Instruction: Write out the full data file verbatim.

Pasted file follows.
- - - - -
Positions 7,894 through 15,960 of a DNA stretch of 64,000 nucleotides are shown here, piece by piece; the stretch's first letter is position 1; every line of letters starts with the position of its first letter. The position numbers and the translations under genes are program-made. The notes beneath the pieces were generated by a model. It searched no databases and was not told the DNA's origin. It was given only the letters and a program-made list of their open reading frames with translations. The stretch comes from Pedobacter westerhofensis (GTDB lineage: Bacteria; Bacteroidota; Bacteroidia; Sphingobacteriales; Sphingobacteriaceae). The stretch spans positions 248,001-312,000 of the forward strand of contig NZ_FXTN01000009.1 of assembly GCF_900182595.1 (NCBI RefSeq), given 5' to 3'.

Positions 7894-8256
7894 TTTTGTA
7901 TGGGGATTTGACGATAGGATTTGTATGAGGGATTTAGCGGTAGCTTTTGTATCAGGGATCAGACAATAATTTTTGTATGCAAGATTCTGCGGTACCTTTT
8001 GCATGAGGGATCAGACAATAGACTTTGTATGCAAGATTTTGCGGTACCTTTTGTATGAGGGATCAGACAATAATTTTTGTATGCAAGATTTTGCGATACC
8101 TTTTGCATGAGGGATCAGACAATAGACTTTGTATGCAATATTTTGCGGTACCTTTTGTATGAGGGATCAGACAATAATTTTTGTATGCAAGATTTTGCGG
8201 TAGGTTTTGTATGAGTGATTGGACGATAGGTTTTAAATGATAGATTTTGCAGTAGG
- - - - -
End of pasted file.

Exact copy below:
Positions 7,894 through 15,960 of a DNA stretch of 64,000 nucleotides are shown here, piece by piece; the stretch's first letter is position 1; every line of letters starts with the position of its first letter. The position numbers and the translations under genes are program-made. The notes beneath the pieces were generated by a model. It searched no databases and was not told the DNA's origin. It was given only the letters and a program-made list of their open reading frames with translations. The stretch comes from Pedobacter westerhofensis (GTDB lineage: Bacteria; Bacteroidota; Bacteroidia; Sphingobacteriales; Sphingobacteriaceae). The stretch spans positions 248,001-312,000 of the forward strand of contig NZ_FXTN01000009.1 of assembly GCF_900182595.1 (NCBI RefSeq), given 5' to 3'.

Positions 7894-8256
7894 TTTTGTA
7901 TGGGGATTTGACGATAGGATTTGTATGAGGGATTTAGCGGTAGCTTTTGTATCAGGGATCAGACAATAATTTTTGTATGCAAGATTCTGCGGTACCTTTT
8001 GCATGAGGGATCAGACAATAGACTTTGTATGCAAGATTTTGCGGTACCTTTTGTATGAGGGATCAGACAATAATTTTTGTATGCAAGATTTTGCGATACC
8101 TTTTGCATGAGGGATCAGACAATAGACTTTGTATGCAATATTTTGCGGTACCTTTTGTATGAGGGATCAGACAATAATTTTTGTATGCAAGATTTTGCGG
8201 TAGGTTTTGTATGAGTGATTGGACGATAGGTTTTAAATGATAGATTTTGCAGTAGG